The hot topic on every streamer’s lips right now is streamer royalty Ninja’s unprecedented move from Twitch to Mixer in what is no doubt an incredibly lucrative exclusive broadcasting rights deal.
There are so many questions swirling around on the internet at the moment about the move and what it means for the streaming ecosystem – will this force Twitch to address discoverability and community standards? Does this make it easier for streamers on both platforms to be seen? Should broadcasters follow suit and make the switch? Will people stick with Mixer once Ninja’s contract expires?
So many questions, no real answers.
Ninja is now officially live for the first time on Mixer and he says he already has over 370,000 SUBSCRIBERS
— Rod Breslau (@Slasher) August 2, 2019
I myself took a look at Mixer earlier this year. I will admit, the platform was more lively than I expected, with quite a few channels in the high thousands. Hearthstone however was dead, as were most games that aren’t Fortnite. I thought to myself back then, ‘Oooh, free real estate!” but obviously, I never acted on it because the next time I went live it was on my usual Twitch channel.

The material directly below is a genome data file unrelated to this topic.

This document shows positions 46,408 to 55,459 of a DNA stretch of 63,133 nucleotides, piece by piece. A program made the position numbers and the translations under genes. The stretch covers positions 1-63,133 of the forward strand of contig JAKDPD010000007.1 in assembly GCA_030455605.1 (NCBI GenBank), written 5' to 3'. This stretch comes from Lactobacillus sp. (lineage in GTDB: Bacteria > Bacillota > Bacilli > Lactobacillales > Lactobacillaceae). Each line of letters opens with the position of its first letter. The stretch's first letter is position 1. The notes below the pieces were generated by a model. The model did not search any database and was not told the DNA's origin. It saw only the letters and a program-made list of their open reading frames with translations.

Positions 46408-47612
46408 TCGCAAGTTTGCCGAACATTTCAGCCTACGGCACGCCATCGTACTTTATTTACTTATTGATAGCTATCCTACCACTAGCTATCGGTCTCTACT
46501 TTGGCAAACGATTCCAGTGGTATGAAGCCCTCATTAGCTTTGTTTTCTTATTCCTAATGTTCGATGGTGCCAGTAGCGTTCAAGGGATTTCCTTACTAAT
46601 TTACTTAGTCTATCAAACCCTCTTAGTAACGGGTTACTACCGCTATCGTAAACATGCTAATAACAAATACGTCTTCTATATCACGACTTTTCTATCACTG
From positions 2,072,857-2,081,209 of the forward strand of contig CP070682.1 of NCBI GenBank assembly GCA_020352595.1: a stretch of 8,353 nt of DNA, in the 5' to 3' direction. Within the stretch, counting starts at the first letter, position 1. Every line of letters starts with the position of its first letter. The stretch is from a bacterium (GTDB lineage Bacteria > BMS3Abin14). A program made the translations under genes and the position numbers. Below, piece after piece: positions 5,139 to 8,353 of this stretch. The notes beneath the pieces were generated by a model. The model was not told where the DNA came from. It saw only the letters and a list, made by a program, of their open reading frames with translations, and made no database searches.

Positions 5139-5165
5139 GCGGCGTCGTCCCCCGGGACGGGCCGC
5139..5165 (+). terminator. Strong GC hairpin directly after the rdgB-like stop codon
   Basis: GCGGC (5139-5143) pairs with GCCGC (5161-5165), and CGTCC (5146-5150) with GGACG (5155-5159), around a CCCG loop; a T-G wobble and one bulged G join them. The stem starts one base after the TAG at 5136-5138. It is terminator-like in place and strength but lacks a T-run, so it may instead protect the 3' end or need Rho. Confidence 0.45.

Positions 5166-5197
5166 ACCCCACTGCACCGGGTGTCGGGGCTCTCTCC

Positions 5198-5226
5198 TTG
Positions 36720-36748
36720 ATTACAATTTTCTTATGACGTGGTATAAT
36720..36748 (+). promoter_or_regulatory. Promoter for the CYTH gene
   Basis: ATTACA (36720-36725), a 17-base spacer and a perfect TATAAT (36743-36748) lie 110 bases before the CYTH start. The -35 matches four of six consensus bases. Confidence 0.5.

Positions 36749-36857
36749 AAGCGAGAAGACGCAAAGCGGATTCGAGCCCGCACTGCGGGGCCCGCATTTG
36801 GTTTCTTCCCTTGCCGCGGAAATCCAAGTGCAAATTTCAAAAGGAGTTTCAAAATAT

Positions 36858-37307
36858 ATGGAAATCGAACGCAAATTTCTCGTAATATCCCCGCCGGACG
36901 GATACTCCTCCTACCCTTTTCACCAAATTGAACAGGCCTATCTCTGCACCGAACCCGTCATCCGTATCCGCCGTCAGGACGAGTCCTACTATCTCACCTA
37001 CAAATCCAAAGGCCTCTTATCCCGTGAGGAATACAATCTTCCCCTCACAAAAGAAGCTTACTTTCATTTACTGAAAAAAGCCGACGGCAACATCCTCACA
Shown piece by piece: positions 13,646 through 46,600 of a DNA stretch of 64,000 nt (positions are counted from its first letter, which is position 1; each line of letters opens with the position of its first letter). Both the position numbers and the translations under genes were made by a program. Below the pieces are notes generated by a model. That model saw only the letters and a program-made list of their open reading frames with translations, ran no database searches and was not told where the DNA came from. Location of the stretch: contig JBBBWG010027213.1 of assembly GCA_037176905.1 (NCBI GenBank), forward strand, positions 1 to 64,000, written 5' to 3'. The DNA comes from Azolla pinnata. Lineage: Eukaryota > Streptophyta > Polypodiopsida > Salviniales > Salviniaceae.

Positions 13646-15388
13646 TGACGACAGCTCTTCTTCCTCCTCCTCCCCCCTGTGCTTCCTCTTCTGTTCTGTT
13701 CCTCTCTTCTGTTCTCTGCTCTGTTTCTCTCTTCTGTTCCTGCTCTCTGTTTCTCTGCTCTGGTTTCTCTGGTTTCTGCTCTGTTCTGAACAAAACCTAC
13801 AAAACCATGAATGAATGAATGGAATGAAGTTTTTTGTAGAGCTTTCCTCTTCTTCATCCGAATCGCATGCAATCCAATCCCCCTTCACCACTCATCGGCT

It turns out not much has changed, at least not for Hearthstone:
Seems like an opportunity could be struck there. Just saying. pic.twitter.com/lu9eHLfB1N
— 𝗕𝘅𝗔 𝗦𝗾𝘂𝗶𝗱𝗱𝘆 (@SquiddyHS) August 2, 2019
So does this mean we should all jump ship?
Sure, go claim your username (You should be doing that on any new platform anyhow, just in case) and definitely experiment with it, but don’t throw your Twitch community in the bin just yet.
Personally, I don’t think someone like Ninja will suddenly bring hordes of Hearthstone viewers to the platform. This is purely hypothetical, but I suspect that there is pretty much zero crossover between the Hearthstone and Fortnite playerbases.
The only way I can see Hearthstone viewership on Mixer spiking is if someone like Thijs or Kripp are also bribed with truckloads of cash to make the switch.
Twitch is a behemoth that can be credited for making streaming as accessible as it is today. There are people who have been on the platform for almost a decade now – even my pathetic little account is seven years old. That is a lot of history, especially for the bigger streamers. What is the payoff for veteran streamers and viewers alike to switch?
Only time will tell.
One final note, as I’ve seen a lot of people say that Ninja’s insane sub count on Mixer “doesn’t count” because they are free. There are now 360,000 people that probably didn’t have Mixer accounts before who are now all set up, and a whole bunch of Twitch subs who don’t feel like they lost value in this the switch (Imagine how pissed you’d be if your Ninja sub renewed yesterday!), which creates more good will toward the platform. It’s a brilliant marketing move by Mixer that was definitely factored into whatever mammoth budget they have set aside for this power play.